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A Ka-Band GaAs MESFET monolithic downconverter

Elgaid, Khaled Ibrahim (1998) A Ka-Band GaAs MESFET monolithic downconverter. PhD thesis, University of Glasgow.

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Abstract

The objective of the work of this thesis is to design, fabricate, and characterise a GaAs MESFET based monolithic microwave integrated circuit (MMIC) downconverter which operates at Ka-band frequency (35GHz). In the course of the project active and passive elements required for the MMIC were designed, fabricated, characterised and their equivalent circuit models extracted. Fabrication processes for passives, actives and MMIC were realised using mainly electron beam lithography (EBL) techniques. The main findings of this thesis were: Devices - Influence of gate recess offset on MESFETs The MESFETs were patterned by EBL and gate recessing was accomplished by selective dry etching. The influence of the gate recess offset on the small signal AC equivalent circuit, DC device characteristics, overall high frequency device performance, and low frequency noise behaviour of 0.2 m gate length GaAs MESFETs implemented in the low noise amplifier (LNA) circuit design in this thesis was investigated. Numerical simulations of the AC small signal equivalent circuit dependence were carried out in order to help understand the effects observed. Good qualitative agreement between measured and simulated response was obtained. - Schottky diodes The performance of Schottky-contact diodes used in the MMIC mixer were studied as a function of their geometry and processing conditions. Passives - CPW losses Losses in coplanar interconnect topologies (coplanar waveguide and slotline) using different metallisation processes were investigated. - CPW to slotline transitions A range of coplanar waveguide to slotline transitions required for the MMIC mixer were studied. Broadband performance with insertion loss of < 0.5dB per transition was observed. Transmission line models of the structures have been implemented to enable circuit performance to be predicted and designed to suit the application frequency. The effect of parasitic modes on transitions performance was also investigated.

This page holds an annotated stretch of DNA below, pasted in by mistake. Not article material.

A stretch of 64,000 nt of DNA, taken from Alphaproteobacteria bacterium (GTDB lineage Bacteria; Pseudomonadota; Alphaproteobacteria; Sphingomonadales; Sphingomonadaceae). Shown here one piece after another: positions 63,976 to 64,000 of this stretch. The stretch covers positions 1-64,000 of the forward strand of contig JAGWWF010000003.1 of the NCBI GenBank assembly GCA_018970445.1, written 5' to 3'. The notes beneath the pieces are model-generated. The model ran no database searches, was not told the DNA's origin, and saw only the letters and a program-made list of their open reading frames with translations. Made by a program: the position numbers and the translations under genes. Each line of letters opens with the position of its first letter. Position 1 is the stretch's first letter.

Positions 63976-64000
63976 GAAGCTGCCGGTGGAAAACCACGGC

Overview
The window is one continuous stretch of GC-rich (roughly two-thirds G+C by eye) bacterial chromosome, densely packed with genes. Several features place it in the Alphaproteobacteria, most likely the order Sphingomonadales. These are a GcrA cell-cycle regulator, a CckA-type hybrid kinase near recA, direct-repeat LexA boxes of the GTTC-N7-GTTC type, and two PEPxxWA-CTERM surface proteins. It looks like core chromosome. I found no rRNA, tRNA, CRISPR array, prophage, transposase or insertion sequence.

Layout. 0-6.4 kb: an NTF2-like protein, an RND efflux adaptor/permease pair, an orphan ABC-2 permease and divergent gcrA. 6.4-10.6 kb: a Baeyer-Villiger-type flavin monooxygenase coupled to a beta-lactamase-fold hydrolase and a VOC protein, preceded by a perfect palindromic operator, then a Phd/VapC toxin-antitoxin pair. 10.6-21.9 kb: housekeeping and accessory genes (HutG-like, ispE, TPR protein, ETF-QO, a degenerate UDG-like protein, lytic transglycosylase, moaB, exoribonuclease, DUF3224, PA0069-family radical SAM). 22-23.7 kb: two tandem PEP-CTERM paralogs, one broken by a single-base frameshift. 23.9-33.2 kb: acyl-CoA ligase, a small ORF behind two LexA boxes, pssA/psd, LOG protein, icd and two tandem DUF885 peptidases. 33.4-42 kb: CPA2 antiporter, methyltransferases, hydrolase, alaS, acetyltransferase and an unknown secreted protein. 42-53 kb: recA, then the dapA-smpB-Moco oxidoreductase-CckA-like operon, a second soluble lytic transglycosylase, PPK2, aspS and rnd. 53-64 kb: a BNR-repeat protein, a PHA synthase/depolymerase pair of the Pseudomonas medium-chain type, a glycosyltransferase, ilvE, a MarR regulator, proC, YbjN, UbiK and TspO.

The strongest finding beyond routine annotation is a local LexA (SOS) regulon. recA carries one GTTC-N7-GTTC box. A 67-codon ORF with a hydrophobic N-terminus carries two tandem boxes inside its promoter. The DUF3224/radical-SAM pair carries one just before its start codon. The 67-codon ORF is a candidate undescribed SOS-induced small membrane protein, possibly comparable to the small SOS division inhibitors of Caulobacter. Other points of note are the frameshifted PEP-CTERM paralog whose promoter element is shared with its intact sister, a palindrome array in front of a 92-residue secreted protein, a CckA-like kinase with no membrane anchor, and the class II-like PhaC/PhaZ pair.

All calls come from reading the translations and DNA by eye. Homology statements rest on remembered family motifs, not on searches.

Item Type: Thesis (PhD)
Qualification Level: Doctoral
Subjects: T Technology > TK Electrical engineering. Electronics Nuclear engineering
Colleges/Schools: College of Science and Engineering > School of Engineering
Supervisor's Name: Beaumont, Steve and Taylor, Michael
Date of Award: 1998
Depositing User: Elaine Ballantyne
Unique ID: glathesis:1998-1730
Copyright: Copyright of this thesis is held by the author.
Date Deposited: 16 Apr 2010
Last Modified: 10 Dec 2012 13:45
URI: http://theses.gla.ac.uk/id/eprint/1730

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